India in the News | 4.22.14

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Once a month we cull the headlines to bring you stories from the world’s largest democracy — its politics, economy, culture and everyday life.

A Primer on India’s Parliamentary Elections

“India’s national elections began April 7 and will continue on nine separate dates until May 12, with results expected to be announced on May 16. The vote is the world’s largest, with 814 million eligible voters set to choose 543 members of the lower house of Parliament.” read more

Who are the poor in India?

“…the number of poor in India remains staggeringly high. And, what is more worrisome, demographics and the social character of the poor do not appear to be changing. Labourers (farm workers in villages, casual workers in cities), tribespeople, Dalits (formerly called low caste untouchables) and Muslims remain the poorest Indians.” read more

Amritsar and beyond: 6 ways to experience India’s Punjab region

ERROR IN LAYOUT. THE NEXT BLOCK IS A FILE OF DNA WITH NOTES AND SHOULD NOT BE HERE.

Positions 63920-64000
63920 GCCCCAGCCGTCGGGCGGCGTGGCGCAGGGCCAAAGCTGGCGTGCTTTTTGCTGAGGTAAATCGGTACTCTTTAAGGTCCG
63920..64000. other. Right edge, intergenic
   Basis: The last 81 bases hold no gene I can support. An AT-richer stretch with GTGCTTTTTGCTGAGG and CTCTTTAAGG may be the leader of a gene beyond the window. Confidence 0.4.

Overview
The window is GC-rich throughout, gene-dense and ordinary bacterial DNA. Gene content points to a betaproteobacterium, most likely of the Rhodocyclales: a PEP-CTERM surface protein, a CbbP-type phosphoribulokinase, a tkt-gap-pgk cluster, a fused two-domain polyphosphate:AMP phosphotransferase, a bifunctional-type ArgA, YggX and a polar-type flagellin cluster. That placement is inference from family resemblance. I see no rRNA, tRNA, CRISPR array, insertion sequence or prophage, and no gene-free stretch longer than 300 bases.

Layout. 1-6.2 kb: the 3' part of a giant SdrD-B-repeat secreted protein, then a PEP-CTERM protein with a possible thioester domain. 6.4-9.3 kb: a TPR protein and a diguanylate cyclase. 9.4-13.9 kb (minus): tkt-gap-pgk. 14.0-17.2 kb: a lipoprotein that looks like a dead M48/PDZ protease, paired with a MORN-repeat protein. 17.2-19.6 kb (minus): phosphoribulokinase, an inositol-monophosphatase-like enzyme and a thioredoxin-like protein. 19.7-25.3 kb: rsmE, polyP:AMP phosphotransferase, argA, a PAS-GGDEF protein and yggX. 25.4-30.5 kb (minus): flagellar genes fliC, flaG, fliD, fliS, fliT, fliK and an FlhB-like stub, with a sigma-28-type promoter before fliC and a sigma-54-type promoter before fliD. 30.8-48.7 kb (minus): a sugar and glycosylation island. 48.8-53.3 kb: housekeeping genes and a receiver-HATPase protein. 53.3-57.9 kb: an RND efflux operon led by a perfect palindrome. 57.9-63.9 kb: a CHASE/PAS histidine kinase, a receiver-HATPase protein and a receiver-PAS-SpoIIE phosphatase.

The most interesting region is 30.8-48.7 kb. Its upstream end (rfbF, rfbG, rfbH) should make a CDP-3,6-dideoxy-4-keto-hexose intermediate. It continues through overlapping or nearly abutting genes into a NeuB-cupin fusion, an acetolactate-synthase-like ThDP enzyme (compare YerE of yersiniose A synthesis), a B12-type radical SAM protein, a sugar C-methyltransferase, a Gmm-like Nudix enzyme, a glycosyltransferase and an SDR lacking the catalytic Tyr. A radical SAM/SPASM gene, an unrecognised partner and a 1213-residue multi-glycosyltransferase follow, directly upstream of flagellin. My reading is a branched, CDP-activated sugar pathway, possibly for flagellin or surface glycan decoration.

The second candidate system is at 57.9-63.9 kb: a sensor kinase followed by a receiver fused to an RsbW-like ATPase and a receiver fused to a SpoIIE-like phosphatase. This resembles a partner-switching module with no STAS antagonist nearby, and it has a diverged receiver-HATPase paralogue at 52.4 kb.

“When it comes to India travel, the state of Punjab, which borders Pakistan, doesn’t make it to the top of that many itineraries. That’s good news for intrepid travelers. From temples so gold they’ll make your eyes water, to food you’ll be longing for days after it hits your lips, Punjab is India at its colorful, lively best.” read more

World Bank chief economist on future of India’s economy

“With annual growth rate hovering below 5%, Asia’s third-largest economy has been weighed down by high inflation, a weak currency and a drop in foreign investment. A slowdown in mining and manufacturing hasn’t helped matters.” read more

In India, 150 Million People Will Be Voting For The First Time This Year

“With 50% of its population below the age of 30, India is one of the world’s youngest nations. In the ongoing general elections, youthful voters appear to be reversing the political apathy of their previous generations and taking a stand on a wide range of issues.” read more

16 Years a Slave: A Father Set Free to Build a New Future for His Family

“Ragesh had worked for the same man for sixteen years. He wove long, dried grass into colorful mats, much of the work done by hand. When he got married seven years ago, his wife joined him in the small business. But this couple was not employed; they were enslaved.” read more

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